Jeff O’Neill regained the lead for the Hurricanes 7:34 into the third period. He slipped in behind Freddy Olausson and got a pass from Ron Francis. O’Neill’s shot rose high and fluttered over Hasek’s glove into the net. The Hurricanes closed down after that, willing to keep a one-goal lead and unwilling to take any risks that could turn into mistakes. They held onto their lead for a long, long time. Detroit got some shots on net, but they weren’t allowed any quality ones, and Irbe was quick to stifle any rebounds.

Finally, with just over a minute to play, the crowd in Raleigh was screaming for their team, ready to celebrate a victory and a series lead. The crowd back in Detroit watching the game on the big screen at Joe Louis Arena was ready to pack up their octopi and go home to regroup for Game Four. That was when Nick Lidstrom and Brett Hull got the job done. Carolina iced the puck, giving the Red Wings a faceoff in the Hurricanes’ end. Larionov won the draw cleanly to Lidstrom, who fired hard. Hull redirected the puck in midair, and it soared into Irbe’s net.

The first overtime saw an amazing number of scoring chances for Detroit. Sergei Fedorov and Brendan Shanahan got away on a glorious two-on-one rush, but Shanahan’s shot clanged off the goalpost. Olausson had a clear shot from the right point to the net, but the puck flew off the crossbar. Pavel Datsyuk completely fooled two Carolina defensmen and went right up to the net, but his backhand shot couldn’t lift quite high enough to beat Irbe.

Carolina tried to bring some pressure in the second overtime, but they were no match for Hasek and his acrobatic saves. Finally, past the halfway point of the third overtime, the Red Wings got the break they were able to capitalize on. Erik Cole left his post on Detroit’s blue line to rush up to the play, and the Red Wings got it out of their own zone, leaving most of the Hurricanes behind. Tomas Holmstrom carried across the Hurricanes blue line and left the puck for Larionov, while Mathieu Dandenault headed for the front of the net. Dandenault created a perfect screen to block Irbe’s view, allowing Larionov to skate across the slot and backhand a high shot in to end the game.

Final shots on net added up to fifty-three to forty-three in Detroit’s favor. Game Four will play in Raleigh on Monday night, even though Game Three could had very nearly enough minutes to be two games.

Ron Francis set a record in Game One of this series, being then the oldest player to have ever scored a goal in overtime in a Stanley Cup Final game. Looks like Igor Larionov stole that record cleanly just two games later….. Speaking of being old, certain media personalities who should probably remain nameless have mentioned throughout the playoffs how the Red Wings’ advanced age would be a hindrance to them in overtimes and long series, because they are “so old” that they would tire easily. Hmmm. It appeared to this reporter that those young, strong Hurricanes were the ones wearing out as the game dragged on through the overtimes. So much for youth culture in the world of hockey.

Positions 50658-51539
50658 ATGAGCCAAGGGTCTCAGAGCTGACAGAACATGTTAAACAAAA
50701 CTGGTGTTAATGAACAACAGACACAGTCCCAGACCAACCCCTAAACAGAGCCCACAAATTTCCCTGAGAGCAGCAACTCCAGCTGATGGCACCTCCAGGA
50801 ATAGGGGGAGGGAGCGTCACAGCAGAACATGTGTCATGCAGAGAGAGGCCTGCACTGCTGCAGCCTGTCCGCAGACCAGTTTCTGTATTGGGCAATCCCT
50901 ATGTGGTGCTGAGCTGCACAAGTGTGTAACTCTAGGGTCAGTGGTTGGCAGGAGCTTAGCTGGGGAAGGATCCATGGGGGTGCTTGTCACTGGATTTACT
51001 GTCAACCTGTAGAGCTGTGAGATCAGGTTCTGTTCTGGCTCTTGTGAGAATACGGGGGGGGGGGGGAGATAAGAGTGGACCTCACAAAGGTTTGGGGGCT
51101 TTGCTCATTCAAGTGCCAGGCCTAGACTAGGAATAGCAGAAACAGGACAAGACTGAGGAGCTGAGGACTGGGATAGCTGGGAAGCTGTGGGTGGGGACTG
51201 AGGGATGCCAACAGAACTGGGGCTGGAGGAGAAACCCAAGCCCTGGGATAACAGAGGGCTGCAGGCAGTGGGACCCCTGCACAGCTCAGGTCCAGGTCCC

‘Mayberry’ vs. ‘Da Hood’

With the Carolina Hurricanes playing the dreaded neutral zone trap, the Stanley Cup Finals have become about as exciting as watching paint dry. To combat the boredom, writers from the Detroit and Raleigh newspapers seem to have entered into a competition to see who can come up with the most creative insults for the opposing city.

At the start of the series, most of the jabs came from Detroit writers, carrying on with Montreal journalists’ reference to Raleigh, home of the Hurricanes, as “Mayberry,” from the name of the TV locale for “The Andy Griffith Show.”

On 3 June, the Detroit Free Press’ Jemele Hill wrote “Aunt Bee and Opie meet Hockeytown.”

Mitch Albom had a debate with his fictional North Carolinian cousin “Moonshine” in a 4 June column in the Free Press.

On 6 June, Ned Barnett of the Raleigh News & Observer replied as a guest columnist in the Free Press.

“OK. It’s supposed to be funny. And there are some funny things about a new transplant in a Southern market playing for Lord Stanley’s Cup. But when it comes to the Mayberry-Tobacco spittin’-NASCAR jokes, North Carolinians have heard it all before.”

Okay, so we get the point. Anything said up here in Hockeytown has already been heard in the Triangle. Sorry, we’re just now getting the chance to play this game; we didn’t realize everyone else had tired you out.

I personally thought the jokes were playful, adding some fun to a series brought down by slow, choppy play. The fact that NHL hockey has only been played in North Carolina for five years, in Raleigh for only three, seemed to tie in with the jokes.

There have been no “Mayberry” references in the Free Press since Barnett’s column.

On 7 June, following Carolina’s loss in Game Two the night before, the News & Observer’s Barry Saunders penned, “When Detroit wins, the city loses.”

Saunders suggests that “the police and business owners” are rooting for a ‘Canes victory because “Detroit fans are sore winners. Let them win anything and they take to the streets, looting, pillaging, burning.”

He points out the millions of dollars in property damage and one death caused during the celebration of the Detroit Tigers’ 1984 World Series victory and the eight deaths and many injuries following the Detroit Pistons’ back-to-back championships in 1990.

At no point did he mention the fact that the celebrations following the Red Wings’ 1997 and 1998 Stanley Cup Championships, which included over a million people on hand for the victory parades, went off without a hitch. He was content in summarizing, “If that’s their response to a victory, you don’t want to be around when these geniuses lose.”

I ask Mr. Saunders that he check his facts before publishing defamatory remarks. Wings fans haven’t turned to violence, unlike his implication.

We’ll prove it again this year.